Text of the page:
Soundgarden and Audioslave front man Chris Cornell’s previous solo acoustic tour went so well, he decided to keep a good thing going. Playing to a packed audience at the elegant Orpheum theatre, Chris Cornell delivered a spirited set of acoustic originals and covers, playfully interacting with the audience for the entire hour and forty-five minute performance.
The opening act, Bhi Bhiman, was introduced to Chris Cornell while he attended the Jools Holland show in London. Bhiman, like the headliner, played an entirely acoustic set. With a strong yet soft voice, and thoughtful contemporary lyrics Bhi Bhiman’s music would work well in any fire lit setting but lacked some of the grit that grunge-hungry audiences crave. For his closing song, Bhiman convinced a healthy portion of the audience to whistle along to a spirited rendition of Dire Strait’s “Walk of Life.” Bhi would reappear during the encore and further proved his worth, the man has a good voice.
Cornell walked onstage to a standing audience screaming their appreciation. Commenting on how much he had enjoyed the previous night’s performance, Cornell spoke about the rowdiness of the Vancouver audience. The crowd was excessively spirited but the spirit was of the best sort: love, awe and nostalgia for an old grunge favourite and one of the most important artists of the northwest. Cornell has had a few bumps along his career but has faired rather well. His voice is as deep and solid as ever; hot off the heals of a recent Soundgarden reunion, Cornell isn’t out of practice. Drawing deep from his Soundgarden, Temple of A Dog, Audioslave and solo catalogues, Chris played an extremely intimate show full of stories of visiting Vancouver in his early years, jokes and his extensive love of prog rocker legends Rush. Not afraid to cover the greats, Cornell also played John Lennon’s “Imagine,” Led Zeppelin’s “Thank You” and” Bob Marley’s “Redemption Song” amoung other covers. Being a solo acoustic performance, Cornell had the power to make last second detours to play whatever song he felt. During a song break an audience member called out an appropriately timed song request. Cornell was happy to please a fan; he consented, changed his guitar tuning and obliged.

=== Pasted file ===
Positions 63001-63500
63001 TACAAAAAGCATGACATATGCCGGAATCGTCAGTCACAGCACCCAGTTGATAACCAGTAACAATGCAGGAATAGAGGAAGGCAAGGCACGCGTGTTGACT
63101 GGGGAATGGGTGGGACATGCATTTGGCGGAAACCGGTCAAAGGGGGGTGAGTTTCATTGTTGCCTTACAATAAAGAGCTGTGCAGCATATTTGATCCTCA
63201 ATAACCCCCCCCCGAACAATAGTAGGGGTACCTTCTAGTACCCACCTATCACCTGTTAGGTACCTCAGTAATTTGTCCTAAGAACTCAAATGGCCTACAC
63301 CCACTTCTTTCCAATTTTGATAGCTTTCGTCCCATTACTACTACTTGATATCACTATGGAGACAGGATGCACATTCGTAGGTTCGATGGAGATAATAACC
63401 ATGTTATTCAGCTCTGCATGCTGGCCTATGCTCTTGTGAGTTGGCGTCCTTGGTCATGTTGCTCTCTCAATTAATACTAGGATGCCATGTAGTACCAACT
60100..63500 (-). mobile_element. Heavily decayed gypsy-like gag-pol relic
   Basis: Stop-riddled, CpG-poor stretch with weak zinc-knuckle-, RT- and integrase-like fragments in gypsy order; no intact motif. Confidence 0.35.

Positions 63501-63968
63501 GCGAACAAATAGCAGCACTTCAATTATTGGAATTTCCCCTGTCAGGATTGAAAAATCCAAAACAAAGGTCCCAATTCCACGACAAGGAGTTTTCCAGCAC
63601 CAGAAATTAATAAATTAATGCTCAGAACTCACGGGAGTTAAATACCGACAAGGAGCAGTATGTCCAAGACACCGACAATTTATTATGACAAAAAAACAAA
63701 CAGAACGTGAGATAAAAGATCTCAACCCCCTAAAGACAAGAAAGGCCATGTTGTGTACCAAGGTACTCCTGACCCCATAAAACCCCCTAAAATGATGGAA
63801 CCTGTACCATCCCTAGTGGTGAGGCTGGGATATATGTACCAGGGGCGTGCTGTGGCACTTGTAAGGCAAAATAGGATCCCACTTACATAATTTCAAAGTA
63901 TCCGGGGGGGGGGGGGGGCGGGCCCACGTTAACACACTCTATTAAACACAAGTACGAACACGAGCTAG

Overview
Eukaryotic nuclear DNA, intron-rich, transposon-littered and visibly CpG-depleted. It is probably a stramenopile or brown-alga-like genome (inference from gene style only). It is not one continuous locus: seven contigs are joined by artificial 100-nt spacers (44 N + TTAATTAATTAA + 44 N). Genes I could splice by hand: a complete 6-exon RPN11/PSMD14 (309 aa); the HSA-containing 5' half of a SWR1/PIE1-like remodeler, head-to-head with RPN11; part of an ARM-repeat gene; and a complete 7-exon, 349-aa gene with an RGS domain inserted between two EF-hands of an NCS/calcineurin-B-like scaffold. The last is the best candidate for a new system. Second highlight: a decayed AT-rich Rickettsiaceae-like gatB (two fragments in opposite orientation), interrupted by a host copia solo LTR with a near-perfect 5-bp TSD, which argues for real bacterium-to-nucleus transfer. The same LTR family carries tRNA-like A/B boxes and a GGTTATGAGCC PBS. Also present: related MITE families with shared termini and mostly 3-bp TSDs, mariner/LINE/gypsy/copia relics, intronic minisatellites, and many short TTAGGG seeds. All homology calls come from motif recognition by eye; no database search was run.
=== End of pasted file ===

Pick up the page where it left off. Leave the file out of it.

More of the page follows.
The highlight of the evening was the result of a miscommunication with the audience. When a request was screamed from the audience, Cornell responded” What are you saying? It sounds like you are saying “Interior Space Monkey.” I can’t understand you…” The fan repeated their inaudible request, to which Cornell responded, “There, again, it sounds like you are saying “Interior Space Monkey.” Chris then preceded to adlib a song lasting roughly a minute and a half, reciting half-baked lyrics from stream of conscious. “That’s a shitty song” Cornell laughed “but who knows, maybe one day people will think all my songs are bad, except that one time Chris Cornell played that song in Vancouver… Interior Space Monkey.”
Cornell sang two songs in accompaniment with an onstage record player, one from his recent solo album and another collaborative effort with a recently deceased concert pianist. Cornell has a wide variety of quality songs, like the often overlooked gem from his 1999 solo release Euphoria Morning “Can’t Change Me.” Near the end of the set, Cornell rode around stage on a hot rod bicycle recently donated during the previous night’s performance in Victoria. The encore consisted of an impressive take of Temple of a Dog’s “Hunger Strike” with opener Bhi Bhiman brilliantly singing Eddie Vedder’s portion of the duet. On that evening, Cornell didn’t feel like to rehashing hits like “Black Hole Sun” or “I Am the Highway.” Most of the fans didn’t care, many found it refreshing. No matter, he’ll be back!
Photos of Chris Cornell © Jamie Taylor